From Fallujah to Chili's: A reservist goes back to work (Excerpt)
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At the restaurant, right now is the highlight of our guests's week. Monday through Friday, for eight hours a day, they had to dress up, be polite to the boss and look busy behind something light and digital - how tough for them.
None of them carried a weapon instead of a Personal Digital Assistant. None of them listened to wind-tossed dog tags clanking against the rifle, boots and helmet memorial of a newly killed Marine. None of them picked up the body parts of both strangers and friends: a tossed salad served by suicide bombings.
It's March 2005; I've only been back home from my second tour for about four months and I'm heartbroken and poor and not mentally well. It's been over two months since my year-long orders to active duty ended. The military's finance system has yet to sign off on the thousands of dollars they owe me. So I'm forced to work when I'm barely capable of basic existence. On my days off, I'm too depressed to move. On my couch, I watch the days turn to darkness through the slits in the patio blinds; and when it's dark I'll finally rise to go get wasted.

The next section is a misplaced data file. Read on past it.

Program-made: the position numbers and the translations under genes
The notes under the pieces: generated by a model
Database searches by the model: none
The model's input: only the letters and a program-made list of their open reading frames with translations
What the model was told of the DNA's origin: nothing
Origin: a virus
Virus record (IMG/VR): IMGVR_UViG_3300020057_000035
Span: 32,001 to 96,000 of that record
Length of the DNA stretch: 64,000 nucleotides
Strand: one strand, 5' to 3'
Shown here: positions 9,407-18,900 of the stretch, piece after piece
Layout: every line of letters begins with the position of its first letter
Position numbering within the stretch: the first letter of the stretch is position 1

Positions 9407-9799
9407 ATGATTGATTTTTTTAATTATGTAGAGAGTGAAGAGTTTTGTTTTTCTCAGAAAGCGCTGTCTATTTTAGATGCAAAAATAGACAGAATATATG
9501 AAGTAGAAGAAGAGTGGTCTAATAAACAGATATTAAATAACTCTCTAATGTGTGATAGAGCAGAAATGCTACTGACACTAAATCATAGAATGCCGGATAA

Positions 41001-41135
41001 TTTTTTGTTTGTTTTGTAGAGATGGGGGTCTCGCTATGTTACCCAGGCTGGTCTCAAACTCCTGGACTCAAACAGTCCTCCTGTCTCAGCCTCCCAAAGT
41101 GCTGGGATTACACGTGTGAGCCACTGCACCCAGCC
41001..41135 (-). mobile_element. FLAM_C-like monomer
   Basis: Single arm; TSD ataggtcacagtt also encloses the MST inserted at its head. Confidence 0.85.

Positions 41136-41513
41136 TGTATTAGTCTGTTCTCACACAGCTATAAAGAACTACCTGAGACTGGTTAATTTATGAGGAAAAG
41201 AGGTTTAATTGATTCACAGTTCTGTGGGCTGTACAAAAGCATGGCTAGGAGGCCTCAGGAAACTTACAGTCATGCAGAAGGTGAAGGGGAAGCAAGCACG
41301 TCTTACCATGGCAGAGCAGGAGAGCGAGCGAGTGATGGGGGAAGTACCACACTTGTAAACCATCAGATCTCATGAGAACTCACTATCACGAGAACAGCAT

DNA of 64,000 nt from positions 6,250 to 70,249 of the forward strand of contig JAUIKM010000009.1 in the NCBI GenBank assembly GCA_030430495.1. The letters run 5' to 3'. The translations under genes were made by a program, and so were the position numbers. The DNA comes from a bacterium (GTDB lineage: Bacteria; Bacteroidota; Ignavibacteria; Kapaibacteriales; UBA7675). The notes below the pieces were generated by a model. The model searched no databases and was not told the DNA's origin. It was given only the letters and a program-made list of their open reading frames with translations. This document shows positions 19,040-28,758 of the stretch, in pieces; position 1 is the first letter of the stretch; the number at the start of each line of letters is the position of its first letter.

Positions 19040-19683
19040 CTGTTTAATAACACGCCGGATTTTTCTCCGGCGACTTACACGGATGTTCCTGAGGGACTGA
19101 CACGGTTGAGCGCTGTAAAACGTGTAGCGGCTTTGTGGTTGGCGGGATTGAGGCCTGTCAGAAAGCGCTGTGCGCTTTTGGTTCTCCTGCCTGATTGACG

I loved someone once. And she loved me. She wrote me daily in Iraq and drew me pictures. She scribbled hearts under her name and marked the envelopes with lipstick. We used to work at the same store. Now that I'm home again though, I've become an ugly man - filled with rage and sorrow, prone to excessive self-medication. I scared her away. I show up to a different Chili's now; it's too hard for me to face my failures...